The Trick (Hardcover)
Moshe Goldenhirsch is a man full of secrets, a man who has told many lies: some lies sinister and some secrets kept out of necessity. As a child in Prague in 1934, the son of a rabbi had to learn to discern between the two.
Max Cohn is a boy whose parents have kept secrets; namely, the secret that Max uncovers is their divorce - caused by his father's infidelity. Refusing to recognize the break-up of his family, Max searches for anything that will keep his parents together. What he uncovers in his search is the recording of the Great Zabbatini - produced in the 1970s, it reveals the secrets of life. More specifically, the secret to eternal love.
In a novel about two intersecting lives, The Trick by Emanuel Bergmann weaves tales both purposeful and picaresque. Following Moshe as he molds his mannerisms after the Half-Moon Man - a great illusionist - traveling from town to town under the big-top as an apprenticed magician – Zabbatini - Bergmann manages to develop a character the reader can find both mesmerizing and menacing. It's only after years of ardent survival that Zabbatini meets Max, the boy who seeks his knowledge of eternal love.
Max is unshaken by Zabbatini's brusque view of life, and through Max's persistence, Zabbatini finds some closure in his long, troubled past. It's not until the final pages that the greatest "trick" of Zabbatini's life is revealed, and the story that takes you there is as compelling as the reasons Moshe had to keep his secrets and tell his lies.— Shelly Walston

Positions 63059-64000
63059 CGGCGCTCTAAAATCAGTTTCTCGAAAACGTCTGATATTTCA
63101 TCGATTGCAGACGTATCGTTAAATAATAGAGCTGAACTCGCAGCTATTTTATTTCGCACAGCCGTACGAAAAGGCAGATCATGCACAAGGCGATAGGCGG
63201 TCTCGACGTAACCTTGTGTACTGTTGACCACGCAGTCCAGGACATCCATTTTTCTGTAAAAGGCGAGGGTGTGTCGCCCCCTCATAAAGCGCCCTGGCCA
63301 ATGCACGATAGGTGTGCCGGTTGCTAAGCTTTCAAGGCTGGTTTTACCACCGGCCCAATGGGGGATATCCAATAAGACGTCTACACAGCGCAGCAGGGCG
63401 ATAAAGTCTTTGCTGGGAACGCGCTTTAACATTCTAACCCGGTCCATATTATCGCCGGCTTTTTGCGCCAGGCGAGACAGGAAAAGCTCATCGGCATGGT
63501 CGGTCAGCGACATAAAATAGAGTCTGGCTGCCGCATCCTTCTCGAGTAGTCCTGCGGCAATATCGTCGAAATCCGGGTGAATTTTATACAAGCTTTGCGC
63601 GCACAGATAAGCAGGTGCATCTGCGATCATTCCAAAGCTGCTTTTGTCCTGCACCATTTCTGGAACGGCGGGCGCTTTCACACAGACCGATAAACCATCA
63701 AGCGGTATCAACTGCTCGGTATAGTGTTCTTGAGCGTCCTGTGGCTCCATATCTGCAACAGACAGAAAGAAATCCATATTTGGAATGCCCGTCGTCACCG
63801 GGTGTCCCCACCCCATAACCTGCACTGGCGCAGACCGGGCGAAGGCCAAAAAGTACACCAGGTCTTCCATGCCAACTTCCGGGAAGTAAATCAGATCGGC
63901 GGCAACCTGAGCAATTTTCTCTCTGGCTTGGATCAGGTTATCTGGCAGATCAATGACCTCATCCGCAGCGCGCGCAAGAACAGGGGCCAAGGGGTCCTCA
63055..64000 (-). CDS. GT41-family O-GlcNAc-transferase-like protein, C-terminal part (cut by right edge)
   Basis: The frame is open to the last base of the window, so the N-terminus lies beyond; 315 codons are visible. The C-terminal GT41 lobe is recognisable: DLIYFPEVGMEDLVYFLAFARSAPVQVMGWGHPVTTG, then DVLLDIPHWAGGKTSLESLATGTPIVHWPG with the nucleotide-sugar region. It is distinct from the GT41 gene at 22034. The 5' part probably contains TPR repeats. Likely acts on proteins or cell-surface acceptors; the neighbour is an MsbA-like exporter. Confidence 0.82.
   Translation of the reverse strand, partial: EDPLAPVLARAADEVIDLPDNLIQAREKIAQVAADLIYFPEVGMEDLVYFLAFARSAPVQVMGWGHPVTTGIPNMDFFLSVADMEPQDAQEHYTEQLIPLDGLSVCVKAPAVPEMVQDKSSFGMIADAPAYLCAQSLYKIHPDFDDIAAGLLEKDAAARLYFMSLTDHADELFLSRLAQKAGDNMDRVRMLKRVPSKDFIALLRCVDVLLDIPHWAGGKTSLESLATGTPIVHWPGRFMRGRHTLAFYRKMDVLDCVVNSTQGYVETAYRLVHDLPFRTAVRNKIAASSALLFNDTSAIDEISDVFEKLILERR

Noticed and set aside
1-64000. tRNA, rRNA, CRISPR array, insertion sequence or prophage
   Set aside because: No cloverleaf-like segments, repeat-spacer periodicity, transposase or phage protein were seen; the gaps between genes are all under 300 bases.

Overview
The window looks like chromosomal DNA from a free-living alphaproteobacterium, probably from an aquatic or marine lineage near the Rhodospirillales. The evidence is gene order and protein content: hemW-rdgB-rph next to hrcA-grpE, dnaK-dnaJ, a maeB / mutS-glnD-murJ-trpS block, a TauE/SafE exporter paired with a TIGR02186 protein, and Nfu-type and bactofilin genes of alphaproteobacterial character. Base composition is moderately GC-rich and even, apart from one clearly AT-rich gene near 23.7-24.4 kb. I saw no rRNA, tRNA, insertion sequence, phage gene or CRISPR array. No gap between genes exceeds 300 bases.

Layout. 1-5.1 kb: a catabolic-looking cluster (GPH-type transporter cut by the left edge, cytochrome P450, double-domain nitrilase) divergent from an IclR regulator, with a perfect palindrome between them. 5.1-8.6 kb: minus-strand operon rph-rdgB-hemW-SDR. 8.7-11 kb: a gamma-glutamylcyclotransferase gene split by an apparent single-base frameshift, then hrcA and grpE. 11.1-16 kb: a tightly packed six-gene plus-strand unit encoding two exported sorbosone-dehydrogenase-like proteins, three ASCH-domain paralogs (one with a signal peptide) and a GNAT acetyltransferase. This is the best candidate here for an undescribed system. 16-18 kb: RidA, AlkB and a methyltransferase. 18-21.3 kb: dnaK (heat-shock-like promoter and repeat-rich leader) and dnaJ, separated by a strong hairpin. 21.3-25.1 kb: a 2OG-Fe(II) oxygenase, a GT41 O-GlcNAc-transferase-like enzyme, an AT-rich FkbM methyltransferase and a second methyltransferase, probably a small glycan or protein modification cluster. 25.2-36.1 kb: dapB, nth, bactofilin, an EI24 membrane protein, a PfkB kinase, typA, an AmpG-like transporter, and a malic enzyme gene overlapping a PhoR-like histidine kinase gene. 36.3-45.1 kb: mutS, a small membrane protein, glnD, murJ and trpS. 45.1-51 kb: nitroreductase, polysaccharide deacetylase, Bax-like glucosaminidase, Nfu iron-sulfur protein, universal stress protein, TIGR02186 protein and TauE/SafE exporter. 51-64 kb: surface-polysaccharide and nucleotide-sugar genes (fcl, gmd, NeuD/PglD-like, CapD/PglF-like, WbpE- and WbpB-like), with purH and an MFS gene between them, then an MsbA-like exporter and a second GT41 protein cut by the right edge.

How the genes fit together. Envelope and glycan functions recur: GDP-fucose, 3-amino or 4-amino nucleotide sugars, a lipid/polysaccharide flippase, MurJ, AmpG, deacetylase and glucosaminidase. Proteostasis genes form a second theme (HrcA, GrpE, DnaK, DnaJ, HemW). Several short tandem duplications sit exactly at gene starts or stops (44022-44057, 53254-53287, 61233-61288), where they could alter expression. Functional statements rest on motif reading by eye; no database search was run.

A deeply moving, humorous story of a boy who believes in everything and an old man who believes in nothing. In 1934, a rabbi's son in Prague joins a traveling circus, becomes a magician, and rises to fame under the stage name the Great Zabbatini just as Europe descends into World War II. When Zabbatini is discovered to be a Jew, his battered trunk full of magic tricks becomes his only hope of surviving the concentration camp where he is sent. Seven decades later in Los Angeles, ten-year-old Max finds a scratched-up LP that captured Zabbatini performing his greatest tricks. But the track in which Zabbatini performs his love spell--the spell Max believes will keep his disintegrating family together--is damaged beyond repair. Desperate for a solution, Max seeks out the now elderly, cynical magician and begs him to perform his magic on his parents. As the two develop an unlikely friendship, Moshe discovers that Max and his family have a surprising connection to the dark, dark days the Great Zabbatini experienced during the war. Recalling the melancholy humor of Isaac Bashevis Singer and the heartbreaking pathos of the film Life is Beautiful--this outstanding first novel is at once an irreverent yet deeply moving story about a young boy who believes in magic and a disillusioned old man who believes in nothing, as well as a gripping and heartfelt tale about the circle of life.